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33 Facts About Sindh
Sindh is home to a large portion of Pakistan's industrial sector and contains two of the country's busiest commercial seaports: Port Qasim and the Port of Karachi.
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Sindh's first known village settlements date as far back as 7000 BC.
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Sindh finds mention in the Indian epic Mahabharata as being part of Bharatvarsha.
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Sindh was conquered by the Persian Achaemenid Empire in the sixth century BC.
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The new governor of Sindh was to create a better, stronger and stable government.
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Some parts of Sindh still remained under the Sultans of Delhi and the ruthless Arghuns and the Tarkhans sacked Thatta during the rule of Jam Ferozudin.
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From 1752 to 1762, Marathas collected Chauth or tributes from Sindh, and was administered by 10,000 marathas Maratha power was decimated in the entire region after the Third Battle of Panipat in 1761.
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In 1762, Mian Ghulam Shah Kalhoro brought stability in Sindh, he reorganized and killed all the Marathas and their prominent vassal the Rao of Kuch in the Thar Desert with the help of Durrani empire.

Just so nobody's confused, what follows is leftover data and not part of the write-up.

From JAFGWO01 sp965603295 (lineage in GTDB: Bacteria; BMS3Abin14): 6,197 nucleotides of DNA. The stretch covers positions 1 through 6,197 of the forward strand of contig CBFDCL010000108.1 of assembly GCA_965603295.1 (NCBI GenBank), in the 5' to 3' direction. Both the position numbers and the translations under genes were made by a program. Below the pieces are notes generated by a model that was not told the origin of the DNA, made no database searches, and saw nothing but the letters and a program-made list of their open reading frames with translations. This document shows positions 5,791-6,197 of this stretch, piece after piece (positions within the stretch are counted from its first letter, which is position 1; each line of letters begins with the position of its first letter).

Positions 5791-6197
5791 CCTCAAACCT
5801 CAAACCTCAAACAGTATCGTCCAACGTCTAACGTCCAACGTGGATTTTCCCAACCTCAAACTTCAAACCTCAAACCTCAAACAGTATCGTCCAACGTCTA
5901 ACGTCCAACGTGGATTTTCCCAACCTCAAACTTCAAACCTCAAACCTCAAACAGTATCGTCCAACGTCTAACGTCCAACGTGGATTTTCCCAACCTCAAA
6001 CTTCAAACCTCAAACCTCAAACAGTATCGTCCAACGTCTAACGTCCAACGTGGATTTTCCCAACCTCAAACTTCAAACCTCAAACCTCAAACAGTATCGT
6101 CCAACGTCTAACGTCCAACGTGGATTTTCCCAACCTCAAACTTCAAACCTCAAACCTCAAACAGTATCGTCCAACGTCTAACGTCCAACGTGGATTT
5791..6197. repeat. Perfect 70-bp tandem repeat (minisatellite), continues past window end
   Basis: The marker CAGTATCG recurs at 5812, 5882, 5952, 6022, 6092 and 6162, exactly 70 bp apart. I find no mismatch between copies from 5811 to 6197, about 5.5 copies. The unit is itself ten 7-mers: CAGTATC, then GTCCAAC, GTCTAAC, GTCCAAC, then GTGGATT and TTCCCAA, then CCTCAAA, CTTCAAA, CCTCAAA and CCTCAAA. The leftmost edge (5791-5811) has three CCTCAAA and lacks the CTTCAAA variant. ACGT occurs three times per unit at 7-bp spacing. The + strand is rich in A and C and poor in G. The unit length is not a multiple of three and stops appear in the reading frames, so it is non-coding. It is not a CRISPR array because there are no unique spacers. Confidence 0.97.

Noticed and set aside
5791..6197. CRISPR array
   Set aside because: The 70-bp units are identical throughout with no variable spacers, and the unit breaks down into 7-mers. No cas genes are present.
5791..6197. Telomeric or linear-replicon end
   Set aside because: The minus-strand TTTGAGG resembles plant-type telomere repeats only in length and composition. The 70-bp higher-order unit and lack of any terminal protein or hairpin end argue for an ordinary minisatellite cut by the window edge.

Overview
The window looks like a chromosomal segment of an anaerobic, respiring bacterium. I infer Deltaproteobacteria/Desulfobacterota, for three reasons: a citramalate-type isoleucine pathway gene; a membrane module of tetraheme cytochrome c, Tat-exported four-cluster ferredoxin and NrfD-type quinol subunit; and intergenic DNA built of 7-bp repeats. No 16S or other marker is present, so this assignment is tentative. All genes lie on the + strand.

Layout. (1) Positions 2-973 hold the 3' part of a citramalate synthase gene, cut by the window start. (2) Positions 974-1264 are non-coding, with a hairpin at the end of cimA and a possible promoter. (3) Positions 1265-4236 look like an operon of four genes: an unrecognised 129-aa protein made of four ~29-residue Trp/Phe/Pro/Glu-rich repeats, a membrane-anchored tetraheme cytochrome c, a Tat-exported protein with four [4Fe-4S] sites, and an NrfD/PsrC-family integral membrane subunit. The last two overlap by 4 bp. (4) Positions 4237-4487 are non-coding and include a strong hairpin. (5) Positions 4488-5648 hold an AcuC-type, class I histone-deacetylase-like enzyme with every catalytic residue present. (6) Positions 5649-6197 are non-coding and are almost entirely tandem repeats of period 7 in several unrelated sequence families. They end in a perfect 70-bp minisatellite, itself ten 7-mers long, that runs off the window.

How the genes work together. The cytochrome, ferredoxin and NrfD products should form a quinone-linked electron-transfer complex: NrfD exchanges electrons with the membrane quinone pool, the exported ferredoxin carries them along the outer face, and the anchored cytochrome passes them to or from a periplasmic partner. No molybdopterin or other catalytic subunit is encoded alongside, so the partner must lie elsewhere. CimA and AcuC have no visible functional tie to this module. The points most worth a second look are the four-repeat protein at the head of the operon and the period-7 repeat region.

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When Sindh joined Pakistan in 1947 it comprised three polities: Karachi, Sind Province and Khairpur, in 1955 when One Unit Policy was implemented all of these 3 polities merged to form West Pakistan however in 1970 when One Unit Policy was abolished a single, united province of Sindh came into being with Karachi as its capital.
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Sindh has the second highest Human Development Index out of all of Pakistan's provinces at 0.
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Sindh has Pakistan's highest percentage of Hindu overall, which accounts 8.
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Sindh is in the western corner of South Asia, bordering the Iranian plateau in the west.
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Sindh is divided into three climatic regions: Siro, Wicholo, and Lar.
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Lower Sindh has a damper and humid maritime climate affected by the southwestern winds in summer and northeastern winds in winter, with lower rainfall than Central Sindh.
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The administrative boss of the province who is in charge of the bureaucracy is the Chief Secretary Sindh, who is appointed by the Prime Minister of Pakistan.
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Currently the Sindh government is planning to divide the Tharparkar district into Tharparkar and Chhachro district.
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In Sindh, talukas are equivalent to the tehsils used elsewhere in the country, supervisory tapas correspond with the kanungo circles used elsewhere, tapas correspond with the patwar circles used in other provinces, and dehs are equivalent to the mouzas used elsewhere.
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Economy of Sindh is the 2nd largest of all the provinces in Pakistan.
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Much of Sindh's economy is influenced by the economy of Karachi, the largest city and economic capital of the country.
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Sindh remarkably has a high GDP per capita was $1,400 in 2010 which is three times that of the rest of the nation or 1.
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Sindh has a rich heritage of traditional handicraft that has evolved over the centuries.
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